'Own' Your Digital Marketing Data

Access to digital data has brought a wealth of opportunity to marketers, allowing them to reach buyers and prospects anywhere online. Yet that abundance creates its own unique problems. Managing the vast amount of data associated with digital ad exposures and interactions -- especially as agency relationships change -- is a challenge that marketers must deal with in order to realize the full potential of digital media.

Marketers' approaches to data management can vary dramatically, depending on the type of data. Often, traditional media data have come from a single trusted source, i.e., Nielsen for TV GRPs. While managing it is far from simple, collecting and managing digital data add layers of complexity.

First, several different components sit under the umbrella of "digital," including Web site traffic, display and paid-search impressions and social media impressions. Moreover, data within each group can be broken down much further (display into rich vs. non-rich media, etc.)



Second, managing and analyzing all these data sources often require dedicated resources and expertise. This leads marketers to rely on digital agencies to host and store their data, which brings up another issue. Many marketers have multiple digital agencies, each focusing on different areas of expertise, such as SEO/SEM or social media, so their data often live in multiple locations.

While this reliance on digital agencies might seem logical, especially considering data complexities, marketers should be aware of the drawbacks in doing so and have a game plan to mitigate any of the risks.

The primary question that marketers need to ask is: "What happens to my data if my agency relationship ends?"

A rule of thumb: whoever owns the relationship with the third-party vendor supplying the digital information, hosts (or has exclusive access to) the data. For example, if one agency uses Atlas for ad serving and then a new agency uses DoubleClick, it is impossible to access all historical data in one place (and on an apples-to-apples basis).

Usually, a digital agency periodically supplies a marketer with aggregate or site-level data and dashboards. Most often, this information serves its purpose, providing a general understanding of digital activities and performance over time. In the event of an agency change, these reports and dashboards will likely be passed along to the new agency to give it a view into historical brand performance.

The problem comes when marketers want access to more granular or longitudinal data. This can be extremely useful in helping the new agency formulate creative, targeting or placement decisions, but is not likely to be in the aggregate reports and dashboards. Should the marketer want to analyze the impact of digital efforts alongside other vehicles, these data will not do the trick; that type of analysis requires examination of historical, weekly data.

Michele Madansky, senior digital consultant to MMA and former VP of research for Yahoo, has seen these challenges firsthand. "Unless specifically prompted, agencies typically provide the easiest data to access -- weekly total display impressions," Madansky said. "There are instances like the Yahoo home page which could include millions of ad impressions on a given day that are not ad-served. In addition, many agencies don't want to pay ad-serving fees for large ad network buys. These are two examples of missing impression data that could play havoc with your models."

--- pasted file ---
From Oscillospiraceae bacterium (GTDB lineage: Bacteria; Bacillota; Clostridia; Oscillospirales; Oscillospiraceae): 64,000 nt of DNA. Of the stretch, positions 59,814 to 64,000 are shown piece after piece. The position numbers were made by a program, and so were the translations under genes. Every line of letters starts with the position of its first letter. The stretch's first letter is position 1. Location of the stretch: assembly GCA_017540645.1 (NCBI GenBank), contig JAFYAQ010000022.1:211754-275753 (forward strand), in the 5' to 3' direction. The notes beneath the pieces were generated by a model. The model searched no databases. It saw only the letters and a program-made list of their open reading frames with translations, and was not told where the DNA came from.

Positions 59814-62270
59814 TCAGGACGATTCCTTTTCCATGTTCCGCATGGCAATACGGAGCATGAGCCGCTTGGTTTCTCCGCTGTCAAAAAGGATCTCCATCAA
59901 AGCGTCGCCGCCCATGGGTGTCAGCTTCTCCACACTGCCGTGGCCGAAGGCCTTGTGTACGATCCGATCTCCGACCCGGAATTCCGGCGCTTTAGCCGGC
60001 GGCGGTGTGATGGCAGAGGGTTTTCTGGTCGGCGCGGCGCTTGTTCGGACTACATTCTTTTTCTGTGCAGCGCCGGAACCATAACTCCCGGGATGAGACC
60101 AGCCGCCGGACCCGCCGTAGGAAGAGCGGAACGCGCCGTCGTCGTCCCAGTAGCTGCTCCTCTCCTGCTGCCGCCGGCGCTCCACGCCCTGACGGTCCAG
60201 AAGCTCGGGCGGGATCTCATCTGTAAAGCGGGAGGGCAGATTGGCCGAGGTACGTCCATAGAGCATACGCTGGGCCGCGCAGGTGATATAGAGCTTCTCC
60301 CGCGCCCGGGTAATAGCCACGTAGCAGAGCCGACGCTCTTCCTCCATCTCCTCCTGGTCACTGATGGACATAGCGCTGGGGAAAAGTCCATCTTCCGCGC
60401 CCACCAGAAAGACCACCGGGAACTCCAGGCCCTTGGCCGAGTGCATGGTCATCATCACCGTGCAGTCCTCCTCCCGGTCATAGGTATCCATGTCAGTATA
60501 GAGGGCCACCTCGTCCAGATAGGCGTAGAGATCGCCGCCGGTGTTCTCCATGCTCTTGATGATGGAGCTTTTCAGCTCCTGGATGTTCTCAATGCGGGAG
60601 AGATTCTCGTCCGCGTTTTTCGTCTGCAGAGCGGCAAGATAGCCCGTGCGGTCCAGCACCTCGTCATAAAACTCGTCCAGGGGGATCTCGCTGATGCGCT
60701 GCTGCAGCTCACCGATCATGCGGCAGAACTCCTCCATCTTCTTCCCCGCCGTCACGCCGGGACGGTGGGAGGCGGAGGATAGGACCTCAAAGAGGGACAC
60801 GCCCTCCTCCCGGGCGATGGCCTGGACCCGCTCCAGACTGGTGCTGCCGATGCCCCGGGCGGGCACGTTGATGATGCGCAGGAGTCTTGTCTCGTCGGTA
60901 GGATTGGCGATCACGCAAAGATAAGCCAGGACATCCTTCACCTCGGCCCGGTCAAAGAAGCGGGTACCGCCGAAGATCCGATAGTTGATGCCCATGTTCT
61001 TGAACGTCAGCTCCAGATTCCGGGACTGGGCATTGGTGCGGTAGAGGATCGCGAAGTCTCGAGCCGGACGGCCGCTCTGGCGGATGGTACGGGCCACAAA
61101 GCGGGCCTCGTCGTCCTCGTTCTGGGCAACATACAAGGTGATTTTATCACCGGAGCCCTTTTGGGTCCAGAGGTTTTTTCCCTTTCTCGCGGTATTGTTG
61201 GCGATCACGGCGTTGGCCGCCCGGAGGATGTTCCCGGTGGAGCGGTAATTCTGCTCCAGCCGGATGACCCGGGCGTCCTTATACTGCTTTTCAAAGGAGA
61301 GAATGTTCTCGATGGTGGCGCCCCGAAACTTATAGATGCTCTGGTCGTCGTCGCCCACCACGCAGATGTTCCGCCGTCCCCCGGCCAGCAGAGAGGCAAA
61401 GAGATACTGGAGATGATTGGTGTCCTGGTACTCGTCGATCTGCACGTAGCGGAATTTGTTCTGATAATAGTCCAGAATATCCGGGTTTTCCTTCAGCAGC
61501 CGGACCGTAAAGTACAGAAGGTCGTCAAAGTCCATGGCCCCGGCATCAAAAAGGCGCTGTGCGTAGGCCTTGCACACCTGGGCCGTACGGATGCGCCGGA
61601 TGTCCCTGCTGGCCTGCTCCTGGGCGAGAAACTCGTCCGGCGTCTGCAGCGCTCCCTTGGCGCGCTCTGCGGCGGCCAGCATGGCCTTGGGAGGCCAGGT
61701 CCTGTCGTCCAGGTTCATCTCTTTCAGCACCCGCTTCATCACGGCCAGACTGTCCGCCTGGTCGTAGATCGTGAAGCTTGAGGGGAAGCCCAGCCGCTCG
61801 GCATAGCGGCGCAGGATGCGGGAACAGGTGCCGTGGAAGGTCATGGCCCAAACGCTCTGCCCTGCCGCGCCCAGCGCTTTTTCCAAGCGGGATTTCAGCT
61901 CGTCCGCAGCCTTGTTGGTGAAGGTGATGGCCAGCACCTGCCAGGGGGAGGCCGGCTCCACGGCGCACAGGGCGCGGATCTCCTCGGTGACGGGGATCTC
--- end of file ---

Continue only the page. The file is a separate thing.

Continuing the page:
So, what can marketers do to control the situation and mitigate risk? It starts with "owning" their data.

Marketers should absolutely rely on digital agencies to manage third-party ad serving and reporting. But wherever possible, they should also "own" the relationship with these ad-serving companies so it can remain intact and consistent in the event of an agency change.

One solution: assign an internal "data czar" who knows the disparate data sources and their associated nuances. For example, if marketers execute on sites that don't allow ad-serving (or don't want to pay ad-serving fees for large ad network buys) this could lead to many missing impressions.

Another major benefit of a marketer owning the data is related to data integration. If it is aligned with other online and offline marketing data, this allows for richer analytics. Also, marketers are no longer limited in their ability to analyze a single digital medium or campaign, which establishes a level playing field for all marketing activities.

The bottom line is -- marketers need uninterrupted access to disaggregated and granular data if they want to optimize performance; it allows them to look back in time, evaluating what worked and what didn't and adjusting plans accordingly. It's the difference between old-style guesswork marketing and 21st-century analytics that allows for continual evaluation and adjustment in today's fast-changing digital world.

2 comments about "'Own' Your Digital Marketing Data".
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  1. Philip Lambert, May 18, 2010 at 10:42 a.m.

    I completely agree that marketers need longitudinal data, but would suggest that they consider both the granular-level data that you mentioned *and* integrated media, response and customer data. The latter is a critical component of both effective cross-channel results attribution and measuring marketing's results on the enterprise. (Does "Justify your budgets." ring a bell?)

  2. Ned Newhouse from, May 19, 2010 at 12:32 p.m.

    While we don't use outside agencies for me this resonates with the larger issue of managing multiple data sources and using thoughtful, consistent decisions about maximizing all your traffic sources for site content optimization, return visits and post visit. A lot of times there is no right answer its a matter of choosing something and being consistent, but do something!

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